View Full Version : Hi-Lo Pro's and Cons?
03-16-2007, 12:23 PM
I am new to the group, so let me start by thanking you for allowing me to join. My Wife and I plan to buy an RV this year and I want something that will not become a gas sponge. I was leaning towards a Hi-Lo configuration. Any comments good or bad? Where do you store your clothes in those things?
03-16-2007, 12:36 PM
Welcome to the forum, Ray!
03-16-2007, 01:54 PM
Hi, welcome to the forum. Hi-Lo's seem like a lot of trouble to me. If you like to spend lots of time setting up camp, then I guess they are ok. Just my opinion. Don't anyone who has one. It seems like Trailer weight is more of a factor than wind resistance in causing poor gas mileage. I'm sure I'll be told I'm wrong. :approve:
03-16-2007, 02:40 PM
DL said... they're OK if you like to spend lots of time setting up camp and he's right to some degree. I've seen Hi-Lo's, tent campers and others set up just as quickly as some big Class A's. Ever notice the labor involved when one of those hitch up to a toad on a dolly? I think of setting up as part of a bending-stretching exercise at the end of a tow...
Just my 2 cents worth....
personal note to DL.... I never tell anyone ther're wrong, I simply say they're not right....
03-16-2007, 06:35 PM
Well, I may not be right, but after all it was mostly opinion. In my opinion the Class A does take a long time to hook up toads, but then I was opinionating on Hi-Lo's not Class A's. I don't really have any pros or cons on Hi-Lo's. Just opinions. Ya'll have a good day. :laugh: :laugh: :laugh: :bleh:
03-17-2007, 06:02 AM
The advantage is they are much lower, so don't have much wind resistance or hit low hanging things. And they are generally lighter, again good for gas mileage. I don't know how easy they are to set up, but I would imagine they aren't too bad. Almost certainly, leveling your trailer will be more of a hassle than pushing the top part up and latching it in place, and you have to do leveling with any trailer.
One disadvantage is that it is an additional mechanical thing to break. But the really big disadvantage is that there is no storage in the top part of the RV. So what storage there is (probably not much) you have to bend over for.
03-17-2007, 09:06 AM
Hertig is right about everything being low to the floor...Storage cabinets, fridge, pots and pans, clothing storage. The top shell is lifted by pushing a button to activate the hydraulic system. When opening/closing, a few things have to be moved around and placed on the floor. The rest of the set-up is like any other trailer. Level side to side with blocks, fore and aft with the tongue jack, block the wheels, unhitch, extend the stabilizers, hook up water, sewer and electricity, turn on the propane, set out the lawn chairs and patio carpet.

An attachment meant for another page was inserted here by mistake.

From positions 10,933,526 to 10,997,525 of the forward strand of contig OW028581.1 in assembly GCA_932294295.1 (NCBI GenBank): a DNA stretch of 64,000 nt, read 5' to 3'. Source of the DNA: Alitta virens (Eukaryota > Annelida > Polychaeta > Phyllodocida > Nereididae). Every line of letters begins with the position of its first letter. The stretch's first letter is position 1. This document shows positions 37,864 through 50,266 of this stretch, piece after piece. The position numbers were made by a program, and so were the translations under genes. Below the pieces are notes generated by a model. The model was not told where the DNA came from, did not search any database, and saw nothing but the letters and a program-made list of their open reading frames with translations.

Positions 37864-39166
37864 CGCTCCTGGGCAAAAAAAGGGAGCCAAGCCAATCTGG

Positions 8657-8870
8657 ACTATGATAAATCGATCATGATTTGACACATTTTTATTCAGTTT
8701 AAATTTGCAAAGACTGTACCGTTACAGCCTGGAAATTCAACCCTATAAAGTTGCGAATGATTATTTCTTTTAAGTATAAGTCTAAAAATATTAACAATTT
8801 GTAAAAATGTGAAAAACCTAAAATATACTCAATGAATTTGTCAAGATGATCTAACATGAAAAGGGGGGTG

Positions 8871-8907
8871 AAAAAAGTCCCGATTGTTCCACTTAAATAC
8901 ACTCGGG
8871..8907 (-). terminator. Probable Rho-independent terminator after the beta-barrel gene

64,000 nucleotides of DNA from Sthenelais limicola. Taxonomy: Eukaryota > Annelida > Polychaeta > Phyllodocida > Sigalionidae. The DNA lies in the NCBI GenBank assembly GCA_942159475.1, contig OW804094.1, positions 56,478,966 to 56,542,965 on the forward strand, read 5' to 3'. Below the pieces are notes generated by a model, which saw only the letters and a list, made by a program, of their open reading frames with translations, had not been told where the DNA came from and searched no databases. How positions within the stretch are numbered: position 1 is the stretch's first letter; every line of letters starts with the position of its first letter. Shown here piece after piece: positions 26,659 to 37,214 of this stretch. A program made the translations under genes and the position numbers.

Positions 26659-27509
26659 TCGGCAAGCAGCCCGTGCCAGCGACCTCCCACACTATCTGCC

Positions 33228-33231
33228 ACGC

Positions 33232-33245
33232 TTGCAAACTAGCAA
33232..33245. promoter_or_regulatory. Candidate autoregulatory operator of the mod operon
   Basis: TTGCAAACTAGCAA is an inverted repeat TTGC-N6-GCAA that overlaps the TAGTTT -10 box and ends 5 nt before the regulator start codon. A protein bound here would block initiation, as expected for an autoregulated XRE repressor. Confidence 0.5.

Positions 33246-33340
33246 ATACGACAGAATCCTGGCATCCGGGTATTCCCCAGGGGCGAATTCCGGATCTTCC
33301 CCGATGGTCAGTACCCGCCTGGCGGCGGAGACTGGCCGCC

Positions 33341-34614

With the smaller units, the only bed you have is the convertable dinette and that can be a hassle to set up and take down daily. Storage is increased via stackable tubs that have to be moved around, but in a 17-20 footer, space is limited. Some of the larger models have a "slide out" which is really a swing out design that adds lots of living space.
03-21-2007, 04:56 PM
Thanks to all for your straight forward responses. Your comments will be a great help in my decision process.
03-21-2007, 08:50 PM
Ray, I have a friend that has owned several and he loves them. Biggest advantage is ease of towing. Pust a button and the top raises but you do have to set up the inside. Lift systems can give problems but there are problems on all rvs. Type of camping, tow vehicle, pocketbook, family size and personal wants should be the deciding factors. Have owned most ever type rv and they all served us well at the time. Good luck and welcome to the forum :)
Any comments from anyone in the last 12 months? We're seriously considering a 17' Hi-Lo and want opinions. How about potential leaks (when the unit is set up) between lower/upper halves -- e.g. air/drafts, moisture/rain, etc -- and durability of gaskets, e.g. while traveling during extended rain or wet pavement? Durability of lifting mechanism and/or battery life?
Pulled a 14' FunFinderX travel trailer from Minnesota to California and back last March... never again! Mileage in the 10 mpg range and 50-55 mph at best with a 6 cylinder AWD Mitsubishi Endeavor.
Thanks for any advice, comment, or critique... Nate
07-02-2008, 12:13 PM
Nate, I owned a 24' Hi-Lo and about the only thing I liked about it was the fuel mileage and ease of towing. The gaskets between the two halves are a problem, not so much with rain but with air and letting insects in. I now own a Rockwood ultra lite and much happier with it. Does take more gas but for the convience it is worth it to me.
We have friends who now own their third Hi-Lo and love it. Theirs is power up and down and they have never mentioned any problems with leaks. I do believe that they have had some issues with very small bugs. At the same time, I would not think that the problems were very bad since they have now owned three of them, but at present they are on the road with theirs and we can't contact them. I did try to do so in hope that he might respond, but no such luck.
09-22-2008, 08:33 AM
Nate, We just purchased a 31 ft. 98 HiLo Classic, and we love it. The hydraulic cable had just been replaced, however, at a cost of $10,000 (according to dealer). There is some rust on the underside of the top edges where it catches the rain puddles on the highway. Setup time is the same for us. Gas mileage is much better. Yes, we already do notice some small bugs, but no big deal for us--just spray! We have a "walk-around" double bed in the bedroom plus a fold-down couch that sleeps 2 and the kitchen table that sleeps 2. We also have upper cupboards galore, so I don't know where the others are getting their info on that topic. Simply put, we're very happy with ours. MaryBlue
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